The world’s indigenous peoples do not accept the much advocated target of limiting the global temperature increase to 2 degrees Celsius. For indigenous peoples - including in the Arctic, small island developing states, forests, and dry-land and low-lying areas - this increase will mean the destruction of our cultures, livelihoods, traditional knowledge and communities.
The limited access for indigenous peoples to financial resources is constraining our efforts to implement traditional and modern adaptation measures. Despite the adaptation work already pursued by a number of our communities, climate change and its consequences are outpacing our fight to survive.
UN human rights instruments protect the rights of all. In particular, the UN Declaration of the Rights of Indigenous Peoples recognizes the fundamental rights of indigenous peoples to a sustainable existence on our traditional lands. The effects of climate change violate our internationally recognized human rights.
Based on this, the indigenous peoples call upon the international community to commit to a process of negotiations in the lead up to 2012 that is inclusive, based on traditional knowledge and science, and works to ensure the survival of the global community in all its richness. We call upon the UNFCCC to facilitate our full participation in the forthcoming COPs and all relevant processes and to include the UN Permanent Forum on Indigenous Issues as an international observer.
Indigenous peoples representing a significant global community increasingly and disproportionately impacted by climate change call upon the UN Secretary General to ensure their rightful representation in the post-Kyoto negotiation process to facilitate the development of a responsive and inclusive post-2012 climate framework.
As stated by the executive secretary of the Convention on Biological Diversity, it is essential to recognize and value indigenous and local communities as custodians of the Earth’s biodiversity. There must be a global effort to work together, drawing on the unique knowledge of the peoples of the world with a special appreciation for the knowledge of indigenous peoples.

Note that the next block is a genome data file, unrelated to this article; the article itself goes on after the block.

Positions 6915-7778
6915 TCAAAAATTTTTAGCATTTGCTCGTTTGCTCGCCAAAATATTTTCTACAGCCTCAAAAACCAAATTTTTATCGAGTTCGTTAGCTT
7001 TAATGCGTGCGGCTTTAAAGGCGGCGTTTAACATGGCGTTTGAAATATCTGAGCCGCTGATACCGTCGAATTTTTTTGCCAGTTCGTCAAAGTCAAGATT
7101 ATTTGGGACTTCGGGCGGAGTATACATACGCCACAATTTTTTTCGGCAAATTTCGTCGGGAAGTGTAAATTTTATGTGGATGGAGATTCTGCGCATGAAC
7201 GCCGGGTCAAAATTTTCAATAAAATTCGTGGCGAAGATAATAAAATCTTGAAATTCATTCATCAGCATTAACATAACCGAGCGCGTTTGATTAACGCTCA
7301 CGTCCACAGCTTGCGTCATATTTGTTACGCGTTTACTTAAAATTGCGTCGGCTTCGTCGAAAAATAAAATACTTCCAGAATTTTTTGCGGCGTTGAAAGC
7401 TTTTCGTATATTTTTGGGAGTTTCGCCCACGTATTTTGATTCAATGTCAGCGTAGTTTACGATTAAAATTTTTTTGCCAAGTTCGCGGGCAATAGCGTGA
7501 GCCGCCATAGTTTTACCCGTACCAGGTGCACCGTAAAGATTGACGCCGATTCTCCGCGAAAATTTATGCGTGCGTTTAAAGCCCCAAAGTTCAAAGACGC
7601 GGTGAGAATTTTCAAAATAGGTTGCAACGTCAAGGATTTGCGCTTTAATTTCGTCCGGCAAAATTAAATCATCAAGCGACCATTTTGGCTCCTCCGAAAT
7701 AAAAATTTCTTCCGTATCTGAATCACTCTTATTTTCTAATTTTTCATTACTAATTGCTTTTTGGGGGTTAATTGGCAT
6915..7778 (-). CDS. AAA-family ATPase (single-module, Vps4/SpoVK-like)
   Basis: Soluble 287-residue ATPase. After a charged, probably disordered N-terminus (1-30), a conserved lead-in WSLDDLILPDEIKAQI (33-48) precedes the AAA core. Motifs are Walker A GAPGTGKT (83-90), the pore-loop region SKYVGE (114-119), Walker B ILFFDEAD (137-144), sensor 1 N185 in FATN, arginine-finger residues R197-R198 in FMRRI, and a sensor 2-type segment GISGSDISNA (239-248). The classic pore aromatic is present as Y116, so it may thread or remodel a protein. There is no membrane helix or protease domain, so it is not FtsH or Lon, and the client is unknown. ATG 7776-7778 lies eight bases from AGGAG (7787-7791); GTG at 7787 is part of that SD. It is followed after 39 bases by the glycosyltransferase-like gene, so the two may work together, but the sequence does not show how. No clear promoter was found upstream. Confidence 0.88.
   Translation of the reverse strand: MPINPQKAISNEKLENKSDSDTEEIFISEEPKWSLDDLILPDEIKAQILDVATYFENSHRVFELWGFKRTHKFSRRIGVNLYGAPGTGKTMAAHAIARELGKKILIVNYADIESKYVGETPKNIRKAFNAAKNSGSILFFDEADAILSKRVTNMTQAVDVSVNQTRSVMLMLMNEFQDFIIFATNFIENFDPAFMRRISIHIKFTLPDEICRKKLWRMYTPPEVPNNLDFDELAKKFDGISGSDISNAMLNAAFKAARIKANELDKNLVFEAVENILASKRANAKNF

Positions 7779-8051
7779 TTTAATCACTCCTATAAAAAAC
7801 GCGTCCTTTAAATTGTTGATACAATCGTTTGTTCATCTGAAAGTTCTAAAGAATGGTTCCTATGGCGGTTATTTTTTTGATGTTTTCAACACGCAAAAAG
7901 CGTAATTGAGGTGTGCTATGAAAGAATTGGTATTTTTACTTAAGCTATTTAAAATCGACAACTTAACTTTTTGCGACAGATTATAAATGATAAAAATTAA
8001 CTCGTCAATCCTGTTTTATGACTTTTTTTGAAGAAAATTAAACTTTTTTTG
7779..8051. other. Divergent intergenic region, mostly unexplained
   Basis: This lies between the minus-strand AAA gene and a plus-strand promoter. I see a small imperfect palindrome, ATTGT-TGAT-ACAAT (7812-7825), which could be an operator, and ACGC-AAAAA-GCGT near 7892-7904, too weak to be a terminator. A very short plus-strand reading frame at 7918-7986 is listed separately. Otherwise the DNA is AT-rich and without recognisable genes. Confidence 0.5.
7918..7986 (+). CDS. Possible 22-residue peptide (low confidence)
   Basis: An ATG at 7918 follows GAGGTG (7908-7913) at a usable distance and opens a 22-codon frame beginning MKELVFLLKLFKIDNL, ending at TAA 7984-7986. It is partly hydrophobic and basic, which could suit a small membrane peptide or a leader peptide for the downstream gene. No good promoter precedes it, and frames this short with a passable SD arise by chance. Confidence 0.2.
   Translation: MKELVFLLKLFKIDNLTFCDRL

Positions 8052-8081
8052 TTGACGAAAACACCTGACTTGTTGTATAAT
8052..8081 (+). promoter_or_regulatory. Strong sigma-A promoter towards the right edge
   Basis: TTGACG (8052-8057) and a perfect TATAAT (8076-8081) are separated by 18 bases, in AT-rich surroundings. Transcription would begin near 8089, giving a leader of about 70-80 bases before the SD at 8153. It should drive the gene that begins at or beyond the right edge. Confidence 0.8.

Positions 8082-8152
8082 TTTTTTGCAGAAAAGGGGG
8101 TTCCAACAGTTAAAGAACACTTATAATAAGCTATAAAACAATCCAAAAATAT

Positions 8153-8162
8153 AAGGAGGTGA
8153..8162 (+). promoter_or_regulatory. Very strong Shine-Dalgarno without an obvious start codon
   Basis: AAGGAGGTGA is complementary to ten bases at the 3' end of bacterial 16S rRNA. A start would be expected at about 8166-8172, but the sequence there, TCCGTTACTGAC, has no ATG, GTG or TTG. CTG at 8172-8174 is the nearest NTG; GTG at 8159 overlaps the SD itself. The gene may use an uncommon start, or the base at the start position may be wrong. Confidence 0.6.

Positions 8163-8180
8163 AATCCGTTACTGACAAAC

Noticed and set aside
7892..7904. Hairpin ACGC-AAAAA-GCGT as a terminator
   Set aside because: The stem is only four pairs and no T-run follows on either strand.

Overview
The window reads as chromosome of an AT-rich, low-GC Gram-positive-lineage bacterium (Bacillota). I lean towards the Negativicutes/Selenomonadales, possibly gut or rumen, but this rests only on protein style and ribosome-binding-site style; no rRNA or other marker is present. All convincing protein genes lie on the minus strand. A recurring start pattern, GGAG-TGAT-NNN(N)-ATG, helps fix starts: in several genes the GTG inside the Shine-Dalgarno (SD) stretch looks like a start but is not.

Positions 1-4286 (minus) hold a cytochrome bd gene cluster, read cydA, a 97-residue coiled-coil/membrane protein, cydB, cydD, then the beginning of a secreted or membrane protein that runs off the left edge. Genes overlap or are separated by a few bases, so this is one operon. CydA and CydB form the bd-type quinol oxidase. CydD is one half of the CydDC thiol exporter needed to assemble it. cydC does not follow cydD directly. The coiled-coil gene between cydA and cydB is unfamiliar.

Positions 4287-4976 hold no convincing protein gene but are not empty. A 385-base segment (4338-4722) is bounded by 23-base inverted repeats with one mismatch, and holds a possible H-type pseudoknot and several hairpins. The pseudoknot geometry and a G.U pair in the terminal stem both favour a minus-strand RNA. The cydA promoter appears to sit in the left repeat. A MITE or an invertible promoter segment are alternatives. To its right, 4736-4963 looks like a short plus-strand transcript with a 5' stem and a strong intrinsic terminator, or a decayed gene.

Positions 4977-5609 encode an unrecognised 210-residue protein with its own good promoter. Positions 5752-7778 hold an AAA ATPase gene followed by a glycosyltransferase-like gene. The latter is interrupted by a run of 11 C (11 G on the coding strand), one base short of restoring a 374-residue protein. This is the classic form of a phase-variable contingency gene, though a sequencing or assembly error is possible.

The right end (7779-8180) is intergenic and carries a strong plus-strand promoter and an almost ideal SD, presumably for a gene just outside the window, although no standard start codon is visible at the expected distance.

Our many strong voices must be heard.
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04.12.2018 | Ohio State University
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What if a sensor sensing a thing could be part of the thing itself? Rice University engineers believe they have a two-dimensional solution to do just that.
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Scientists at the University of Stuttgart and the Karlsruhe Institute of Technology (KIT) succeed in important further development on the way to quantum Computers.
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Scientists from the Theory Department of the Max Planck Institute for the Structure and Dynamics of Matter (MPSD) at the Center for Free-Electron Laser Science (CFEL) in Hamburg have shown through theoretical calculations and computer simulations that the force between electrons and lattice distortions in an atomically thin two-dimensional superconductor can be controlled with virtual photons. This could aid the development of new superconductors for energy-saving devices and many other technical applications.
The vacuum is not empty. It may sound like magic to laypeople but it has occupied physicists since the birth of quantum mechanics.
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